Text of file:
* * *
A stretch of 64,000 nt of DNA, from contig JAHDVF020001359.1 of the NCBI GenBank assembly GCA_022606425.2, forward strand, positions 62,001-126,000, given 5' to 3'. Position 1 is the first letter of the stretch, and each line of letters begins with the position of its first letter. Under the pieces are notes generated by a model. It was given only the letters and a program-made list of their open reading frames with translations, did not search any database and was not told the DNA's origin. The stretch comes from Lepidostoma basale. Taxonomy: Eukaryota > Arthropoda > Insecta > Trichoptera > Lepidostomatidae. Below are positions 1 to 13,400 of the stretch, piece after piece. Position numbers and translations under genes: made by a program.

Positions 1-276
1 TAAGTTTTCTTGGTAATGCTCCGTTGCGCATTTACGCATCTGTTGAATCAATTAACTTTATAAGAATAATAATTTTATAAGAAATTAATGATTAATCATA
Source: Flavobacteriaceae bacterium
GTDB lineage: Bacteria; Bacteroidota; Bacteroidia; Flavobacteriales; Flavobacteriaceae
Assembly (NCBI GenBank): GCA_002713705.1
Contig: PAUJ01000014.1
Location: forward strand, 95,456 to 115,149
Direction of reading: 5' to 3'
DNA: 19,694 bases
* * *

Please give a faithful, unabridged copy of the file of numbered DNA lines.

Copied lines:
A stretch of 64,000 nt of DNA, from contig JAHDVF020001359.1 of the NCBI GenBank assembly GCA_022606425.2, forward strand, positions 62,001-126,000, given 5' to 3'. Position 1 is the first letter of the stretch, and each line of letters begins with the position of its first letter. Under the pieces are notes generated by a model. It was given only the letters and a program-made list of their open reading frames with translations, did not search any database and was not told the DNA's origin. The stretch comes from Lepidostoma basale. Taxonomy: Eukaryota > Arthropoda > Insecta > Trichoptera > Lepidostomatidae. Below are positions 1 to 13,400 of the stretch, piece after piece. Position numbers and translations under genes: made by a program.

Positions 1-276
1 TAAGTTTTCTTGGTAATGCTCCGTTGCGCATTTACGCATCTGTTGAATCAATTAACTTTATAAGAATAATAATTTTATAAGAAATTAATGATTAATCATA
Source: Flavobacteriaceae bacterium
GTDB lineage: Bacteria; Bacteroidota; Bacteroidia; Flavobacteriales; Flavobacteriaceae
Assembly (NCBI GenBank): GCA_002713705.1
Contig: PAUJ01000014.1
Location: forward strand, 95,456 to 115,149
Direction of reading: 5' to 3'
DNA: 19,694 bases